Of course, Turkey’s ‘humanitarian’ heart only beats against Israelby David A. Harris
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It could almost make you cry.
Turkish Prime Minister Recep Tayyip Erdogan’s seemingly limitless concern for the oppressed and downtrodden has been in high gear of late — and he’s mobilized his country’s diplomats to echo his anguish. But wait, that empathy is reserved solely for the people of Gaza.
It’s irrelevant to the Turkish leader that Gaza today is a declared enemy of Israel, or that the Hamas charter is replete with anti-Semitism and calls for Israel’s annihilation. In his view, Israel should be pressed to do what no other nation has ever been asked — ensure the well-being of its adversary.
Otherwise, he might also be concerned about the oppressed and downtrodden, say, right next door in Iran.
This month is the first anniversary of Iran’s rigged elections. Not a single word of criticism from Erdogan about that election’s bloody aftermath.
Here’s what the New York Times reported June 12 on Iran: “They [supreme religious leader Ayatollah Ali Khamenei and President Mahmoud Ahmadinejad] are relying heavily on force and intimidation, arrests, prison terms, censorship, even execution, to maintain authority. They have closed newspapers, banned political parties, and effectively silenced all but the most like-minded people. Thousands of their opponents have fled the country, fearing imprisonment.”
But then again, what should we expect from Erdogan, who just last week stood with Iran at the U.N. Security Council when its nuclear program again came under scrutiny? Such a figure would obviously side with the perpetrators in Iran, not their victims.
In a similar vein, Erdogan has warmly embraced Sudan’s leader, Omar Hassan al-Bashir. Bashir has been accused of genocide by the International Criminal Court. Erdogan’s response? “A Muslim can never commit genocide.” End of story for Erdogan, but try telling it to the hundreds of thousands of Darfuri victims — or, for that matter, to the Armenian people, who may have a few thoughts of their own on the subject.
On this first anniversary of Iran’s elections, Turkey isn’t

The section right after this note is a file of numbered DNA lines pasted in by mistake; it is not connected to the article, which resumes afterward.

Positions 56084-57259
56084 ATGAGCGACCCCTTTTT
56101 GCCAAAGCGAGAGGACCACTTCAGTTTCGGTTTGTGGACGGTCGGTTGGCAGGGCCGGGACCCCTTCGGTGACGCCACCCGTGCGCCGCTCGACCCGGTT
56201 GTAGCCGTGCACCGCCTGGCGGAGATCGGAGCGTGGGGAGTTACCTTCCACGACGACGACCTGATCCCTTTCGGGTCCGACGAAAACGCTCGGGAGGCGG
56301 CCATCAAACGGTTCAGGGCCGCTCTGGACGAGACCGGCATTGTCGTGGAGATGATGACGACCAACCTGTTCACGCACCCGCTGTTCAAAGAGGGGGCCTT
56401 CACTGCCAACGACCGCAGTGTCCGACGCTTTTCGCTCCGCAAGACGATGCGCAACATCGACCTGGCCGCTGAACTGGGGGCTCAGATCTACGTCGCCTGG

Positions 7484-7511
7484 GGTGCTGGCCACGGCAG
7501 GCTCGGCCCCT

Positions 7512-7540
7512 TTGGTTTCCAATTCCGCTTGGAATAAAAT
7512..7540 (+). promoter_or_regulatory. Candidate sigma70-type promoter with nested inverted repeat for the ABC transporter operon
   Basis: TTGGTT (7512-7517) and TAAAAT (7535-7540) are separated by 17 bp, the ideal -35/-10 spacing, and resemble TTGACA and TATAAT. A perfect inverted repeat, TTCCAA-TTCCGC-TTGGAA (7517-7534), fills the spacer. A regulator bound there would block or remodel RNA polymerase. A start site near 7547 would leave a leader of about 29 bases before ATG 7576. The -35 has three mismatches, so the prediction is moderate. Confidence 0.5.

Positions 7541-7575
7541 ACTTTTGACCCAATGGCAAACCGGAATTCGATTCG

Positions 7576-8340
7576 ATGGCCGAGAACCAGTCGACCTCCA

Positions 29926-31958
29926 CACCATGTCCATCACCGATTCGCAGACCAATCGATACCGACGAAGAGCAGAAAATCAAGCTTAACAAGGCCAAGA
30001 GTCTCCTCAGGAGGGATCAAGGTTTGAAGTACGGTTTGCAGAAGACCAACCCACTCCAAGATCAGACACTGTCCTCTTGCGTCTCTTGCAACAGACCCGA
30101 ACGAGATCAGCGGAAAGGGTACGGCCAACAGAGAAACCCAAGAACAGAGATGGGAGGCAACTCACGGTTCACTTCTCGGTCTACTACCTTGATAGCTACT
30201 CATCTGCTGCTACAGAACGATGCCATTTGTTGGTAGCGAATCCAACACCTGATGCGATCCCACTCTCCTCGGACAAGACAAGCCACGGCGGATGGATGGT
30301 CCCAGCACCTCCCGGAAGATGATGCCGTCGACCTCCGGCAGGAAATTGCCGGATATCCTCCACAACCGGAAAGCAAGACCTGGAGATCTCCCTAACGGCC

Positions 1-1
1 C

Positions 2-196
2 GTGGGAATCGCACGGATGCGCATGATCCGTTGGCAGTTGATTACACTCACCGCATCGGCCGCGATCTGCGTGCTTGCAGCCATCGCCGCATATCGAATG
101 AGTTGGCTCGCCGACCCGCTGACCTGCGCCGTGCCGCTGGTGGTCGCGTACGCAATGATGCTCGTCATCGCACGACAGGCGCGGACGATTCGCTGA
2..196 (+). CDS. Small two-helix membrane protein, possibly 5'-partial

alone in its hypocritical silence.
It’s instructive to compare the world’s reaction to the Gaza flotilla episode and to Iran’s elections.
In the case of the flotilla, Israel made clear its desire for a peaceful outcome. Five of the six ships headed for Gaza were diverted without incident to an Israeli port, where passengers and supplies were offloaded. No violence, no injuries. Israel, after inspecting the supplies to look for weapons, offered to transfer them to Gaza, which, tellingly, the Hamas leadership has so far rejected.
But the sixth ship was different. Some passengers from — guess where? — were looking for a fight, or even, according to recorded testimonies, “martyrdom.” These Turks had potentially lethal weapons.
Clearly, Israel botched its intelligence gathering about that particular ship and, therefore, its operational planning. Still, what tragically happened was a direct result of violence initiated by some passengers.
None of the context or detail mattered to Turkey — or to many others in the international community. The well-honed and all-too-familiar machinery was up and running in a nanosecond. Israel was deemed the guilty party from the get-go. The prevailing mindset, as the old saying goes, was: “Don’t confuse me with the facts.”
The U.N. Security Council met into the late hours of the night. The (misnamed) U.N. Human Rights Council gathered. Some countries threatened to withdraw their envoys from Israel.
By contrast, consider the reaction to an egregious and well-documented breach of human rights — Iran’s election and the ensuing 365 days.
Guess what? The U.N. Security Council did not meet in special session. The U.N. Human Rights Council has been silent. No country has considered withdrawing its ambassador from Tehran. Those quick to rush to the streets and campus quads in protest against any alleged Israeli act — in the name of human rights, of course — have been AWOL for the past 12 months (and longer) on Iran.
As with the Free Gaza Movement and its erstwhile friends in the Turkish IHH, if it does not involve Israel, then it does not qualify as a concern, much less a crime.
Reports suggest that opposition forces in Iran are alive, but not well. They have been beaten, battered and butchered, but they have not been defeated.
From apartheid-era South Africa to the Soviet Union, history amply shows that such protest movements require outside lifelines. Dissidents need to know they are not alone. They must believe that what happens to them matters beyond their borders. They depend on countries and people of good will to make clear — in this case, to Iran’s leaders — that the oppressors will be held accountable.
Put aside for a moment hyperventilated hypocrites like Erdogan and others who only get exercised when Israel is somehow involved in the mix. Where are the voices of solidarity? Where are the demands for governments to stand up for human rights in Iran and stop hiding behind flimsy excuses for inactivity? Where is the drumbeat of support for those seeking to end repression and the daily violence that accompanies it, even at risk to their own lives?
Want to do something to help? For starters, watch this brief video on YouTube (http://www.tinyurl.com/33k9rca) about the Orwellian nature of Iran today. Then send a letter to Secretary of State Hillary Rodham Clinton calling for U.S. leadership.
The whole process will take barely a minute — literally. But those 60 seconds will show that silence in the face of injustice is never the solution, at least for the non-hypocritical.
David A. Harris is the executive director of the American Jewish Committee. This piece appeared in his “In the Trenches” blog for the Jerusalem Post.